There is some good news, though: typically, ESTA is only valid for up to 90 days. Because of global COVID-19 travel restrictions, you can request “Satisfactory Departure” if you are on ESTA and unable to leave the U.S. With Satisfactory Departure, you’ll be able to stay in the U.S. for an additional 30-days after the initial 90-days, plus a possible subsequent 30-day extension. Please see instructions here.
Q: What are the impacts for individuals on TN?
A: If you’re on a TN and in the U.S., you can stay in the U.S. and continue to work for as long as your TN is valid. USCIS is still processing TN extension cases. As long as your extension is filed before your TN status expires, you’ll get an automatic 240 days of work authorization while your extension is pending with USCIS.
If you’ve recently lost your job, you don’t have to leave the U.S. right away! People in TN status generally have a discretionary 60-day grace period to leave the U.S. from their last date of employment–as long as their I-94 is still valid throughout the grace period.
Q: What are the impacts for individuals on J-1s?
A: The Presidential Proclamation restricted entry into the United States through December 31, 2020 for J-1 visa applicants participating in intern, trainee, teacher, camp counselor, au pair, or summer work travel programs and any spouses or children requesting J-2 visas, unless they qualify for an exemption or already have a valid visa or advance parole. The State Department published guidance on how certain J-1s may qualify for the national interest exception to this ban.
If you are already inside the U.S. in J-1, you are not impacted. If you are outside the U.S. without a J-1 visa and want to enter as a J-1 intern, trainee, teacher, camp counselor, au pair, or summer work travel, you will not be able to obtain a J-1 visa stamp in 2020 unless you qualify for an exception.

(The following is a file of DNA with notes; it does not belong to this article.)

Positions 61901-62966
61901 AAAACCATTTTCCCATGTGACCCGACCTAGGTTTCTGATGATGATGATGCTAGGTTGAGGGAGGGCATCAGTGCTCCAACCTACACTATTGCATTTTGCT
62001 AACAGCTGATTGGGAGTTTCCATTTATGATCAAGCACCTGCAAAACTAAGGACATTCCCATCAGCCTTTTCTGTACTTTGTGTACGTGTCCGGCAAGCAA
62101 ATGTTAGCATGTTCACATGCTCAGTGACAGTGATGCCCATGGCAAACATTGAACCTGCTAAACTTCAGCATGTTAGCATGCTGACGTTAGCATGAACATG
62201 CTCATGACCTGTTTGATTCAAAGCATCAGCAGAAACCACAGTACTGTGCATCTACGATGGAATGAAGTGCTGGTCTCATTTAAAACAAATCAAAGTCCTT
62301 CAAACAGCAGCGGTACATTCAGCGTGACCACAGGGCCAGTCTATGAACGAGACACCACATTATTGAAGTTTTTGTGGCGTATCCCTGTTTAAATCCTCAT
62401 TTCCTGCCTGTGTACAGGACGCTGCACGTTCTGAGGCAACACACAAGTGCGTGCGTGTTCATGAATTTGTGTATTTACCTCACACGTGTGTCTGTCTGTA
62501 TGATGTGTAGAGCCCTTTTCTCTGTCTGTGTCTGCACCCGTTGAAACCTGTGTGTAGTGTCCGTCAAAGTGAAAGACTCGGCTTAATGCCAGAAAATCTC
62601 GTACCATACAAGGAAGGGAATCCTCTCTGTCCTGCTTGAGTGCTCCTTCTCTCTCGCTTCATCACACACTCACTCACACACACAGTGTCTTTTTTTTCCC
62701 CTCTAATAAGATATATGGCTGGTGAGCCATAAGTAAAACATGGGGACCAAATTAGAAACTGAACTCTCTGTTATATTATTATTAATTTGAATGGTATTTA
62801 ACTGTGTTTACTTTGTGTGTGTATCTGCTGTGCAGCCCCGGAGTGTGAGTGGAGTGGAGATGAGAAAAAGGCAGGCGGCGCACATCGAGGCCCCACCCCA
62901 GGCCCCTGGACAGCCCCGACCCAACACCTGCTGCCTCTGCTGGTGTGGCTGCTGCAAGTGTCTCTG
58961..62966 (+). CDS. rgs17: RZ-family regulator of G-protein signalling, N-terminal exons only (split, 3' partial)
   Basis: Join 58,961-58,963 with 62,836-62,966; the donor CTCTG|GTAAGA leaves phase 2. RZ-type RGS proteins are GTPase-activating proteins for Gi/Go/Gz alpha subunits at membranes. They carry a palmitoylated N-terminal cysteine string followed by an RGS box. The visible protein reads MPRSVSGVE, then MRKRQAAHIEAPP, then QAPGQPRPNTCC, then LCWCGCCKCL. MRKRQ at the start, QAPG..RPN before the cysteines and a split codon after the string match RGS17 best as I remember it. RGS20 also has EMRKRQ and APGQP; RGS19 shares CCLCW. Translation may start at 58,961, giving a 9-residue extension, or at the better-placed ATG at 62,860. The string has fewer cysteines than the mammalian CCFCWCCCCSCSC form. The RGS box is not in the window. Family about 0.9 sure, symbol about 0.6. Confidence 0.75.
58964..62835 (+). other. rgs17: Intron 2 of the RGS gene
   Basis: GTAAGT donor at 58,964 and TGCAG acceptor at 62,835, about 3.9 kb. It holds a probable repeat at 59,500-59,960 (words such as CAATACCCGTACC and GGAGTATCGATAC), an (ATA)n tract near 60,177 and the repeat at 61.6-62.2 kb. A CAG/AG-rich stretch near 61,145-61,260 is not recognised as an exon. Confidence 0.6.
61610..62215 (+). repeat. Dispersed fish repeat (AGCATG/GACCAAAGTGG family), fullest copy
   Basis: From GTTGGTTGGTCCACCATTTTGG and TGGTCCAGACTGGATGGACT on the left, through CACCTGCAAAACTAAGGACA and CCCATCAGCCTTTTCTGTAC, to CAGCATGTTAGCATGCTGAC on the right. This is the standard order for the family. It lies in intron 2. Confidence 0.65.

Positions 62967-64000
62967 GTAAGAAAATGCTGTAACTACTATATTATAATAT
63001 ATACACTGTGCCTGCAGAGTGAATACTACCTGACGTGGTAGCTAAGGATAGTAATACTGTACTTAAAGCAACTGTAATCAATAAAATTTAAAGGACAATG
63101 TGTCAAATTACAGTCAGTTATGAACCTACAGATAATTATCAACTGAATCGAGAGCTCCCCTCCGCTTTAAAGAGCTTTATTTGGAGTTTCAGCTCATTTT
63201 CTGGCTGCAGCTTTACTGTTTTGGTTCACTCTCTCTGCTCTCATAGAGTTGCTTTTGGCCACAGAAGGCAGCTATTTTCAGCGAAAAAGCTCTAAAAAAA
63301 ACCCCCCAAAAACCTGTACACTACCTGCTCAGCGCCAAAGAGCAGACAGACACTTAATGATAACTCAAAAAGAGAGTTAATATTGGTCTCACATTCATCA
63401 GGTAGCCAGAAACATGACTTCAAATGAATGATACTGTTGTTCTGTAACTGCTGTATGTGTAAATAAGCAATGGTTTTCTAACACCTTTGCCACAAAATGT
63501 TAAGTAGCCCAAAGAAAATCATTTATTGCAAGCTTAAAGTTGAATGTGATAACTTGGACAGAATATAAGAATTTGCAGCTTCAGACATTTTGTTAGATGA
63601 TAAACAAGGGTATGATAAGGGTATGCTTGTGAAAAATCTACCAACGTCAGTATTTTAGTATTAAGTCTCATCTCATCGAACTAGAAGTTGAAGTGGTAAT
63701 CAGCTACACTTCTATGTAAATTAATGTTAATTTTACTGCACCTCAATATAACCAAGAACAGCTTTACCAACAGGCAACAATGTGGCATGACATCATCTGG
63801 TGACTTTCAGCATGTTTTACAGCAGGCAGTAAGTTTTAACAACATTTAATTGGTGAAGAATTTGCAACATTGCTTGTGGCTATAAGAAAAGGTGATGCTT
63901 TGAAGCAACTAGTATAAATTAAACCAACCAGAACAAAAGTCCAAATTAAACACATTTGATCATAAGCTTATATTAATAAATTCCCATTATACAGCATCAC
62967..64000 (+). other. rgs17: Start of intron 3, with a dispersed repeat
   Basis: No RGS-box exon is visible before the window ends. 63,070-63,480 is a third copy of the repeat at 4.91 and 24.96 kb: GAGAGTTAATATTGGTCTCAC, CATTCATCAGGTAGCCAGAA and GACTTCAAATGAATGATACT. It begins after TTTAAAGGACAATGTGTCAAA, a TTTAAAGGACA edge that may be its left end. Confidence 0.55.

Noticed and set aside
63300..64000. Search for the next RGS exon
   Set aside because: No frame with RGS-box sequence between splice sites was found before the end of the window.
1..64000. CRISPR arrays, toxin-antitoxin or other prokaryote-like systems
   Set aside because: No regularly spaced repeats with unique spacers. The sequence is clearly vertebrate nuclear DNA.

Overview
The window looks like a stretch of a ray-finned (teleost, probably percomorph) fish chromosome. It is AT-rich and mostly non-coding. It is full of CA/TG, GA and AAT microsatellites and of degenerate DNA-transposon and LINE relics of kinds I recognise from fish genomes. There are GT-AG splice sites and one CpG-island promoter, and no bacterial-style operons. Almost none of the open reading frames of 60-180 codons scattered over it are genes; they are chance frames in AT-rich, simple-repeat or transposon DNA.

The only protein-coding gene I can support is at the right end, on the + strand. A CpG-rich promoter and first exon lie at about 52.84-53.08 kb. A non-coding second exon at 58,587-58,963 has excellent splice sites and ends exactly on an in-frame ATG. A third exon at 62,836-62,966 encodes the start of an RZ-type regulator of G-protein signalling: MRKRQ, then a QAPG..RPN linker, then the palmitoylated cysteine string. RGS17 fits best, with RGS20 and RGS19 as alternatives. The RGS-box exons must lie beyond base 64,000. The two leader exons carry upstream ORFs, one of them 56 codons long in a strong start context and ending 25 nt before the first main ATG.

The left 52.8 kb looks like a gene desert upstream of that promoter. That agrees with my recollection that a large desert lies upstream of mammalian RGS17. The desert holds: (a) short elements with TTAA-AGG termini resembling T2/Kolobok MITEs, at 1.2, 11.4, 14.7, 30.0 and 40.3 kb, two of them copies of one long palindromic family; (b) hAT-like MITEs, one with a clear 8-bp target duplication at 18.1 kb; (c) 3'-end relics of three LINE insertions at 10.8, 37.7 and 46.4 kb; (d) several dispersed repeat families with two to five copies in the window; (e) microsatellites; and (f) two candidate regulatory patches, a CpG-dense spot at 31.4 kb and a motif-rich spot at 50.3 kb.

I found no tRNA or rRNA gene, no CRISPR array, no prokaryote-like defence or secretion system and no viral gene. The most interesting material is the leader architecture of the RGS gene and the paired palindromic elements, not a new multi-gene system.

Q: What are the impacts for individuals currently in the U.S. in E-2?
A: Individuals currently in the U.S. in E-2 status may continue to work and remain in the U.S., as long as the E-2 status is still valid. USCIS is also still processing E-2 extension cases.
Q: I have filed for F-1 OPT after completing my degree. What delays should I expect?
A: USCIS is still processing OPT Employment Authorization Document (EAD) applications. While USCIS processing times continuously change, we’re not aware of processing delays for OPT EADs as a result of COVID-19. However, USCIS has warned of a possible increase in backlogs and wait times across the board.
Q: How does this affect O-1 petitions?
A: USCIS is still accepting all O-1 petitions, which can be filed with premium processing.
Important note: If the O-1 petition is approved as “Consular” because you are currently outside the U.S, you may not be able to get the O-1 visa stamp to enter the U.S. right away if your U.S. Consulate/Embassy is still closed due to COVID-19. U.S. Consulates/Embassies have started a phased reopening of visa services, and you will need to check the local Consulate/Embassy’s website for location-specific status to see if they are accepting O-1 visa stamping appointments. If you are outside the U.S., check out our blog on O-1 visa stamping during COVID-19.
Q: What if I am laid off from work due to COVID-19. What happens?
H-1B, H-1B1, E-1, E-2, E-3, L-1, O-1, and TN may remain in the U.S. for up to 60 days after the employment ends. You have a grace period of 60 days or the expiration date of the underlying status (whichever is shorter). If you are eligible for the grace period, you will need to file a Change of Employer, Change of Status, or depart the U.S. within the 60-day grace period.
Q: How does the situation affect the green card process?
A: USCIS is still accepting both the immigrant petition (I-130 for family-based and I-140 for employment based) and the green card application (I-485).
Q: I already have a green card but have been outside the U.S. for a few months. I can’t immediately travel back because of travel bans. Will this delay jeopardize my green status?
A: Green card holders who remain outside the U.S. for more than a continuous 6 months may face additional questioning when re-entering. If you are outside the U.S. for a continuous 1 year or longer without a re-entry permit, you would risk abandoning your green card.
Q: I don’t see my question here. Where can I ask it?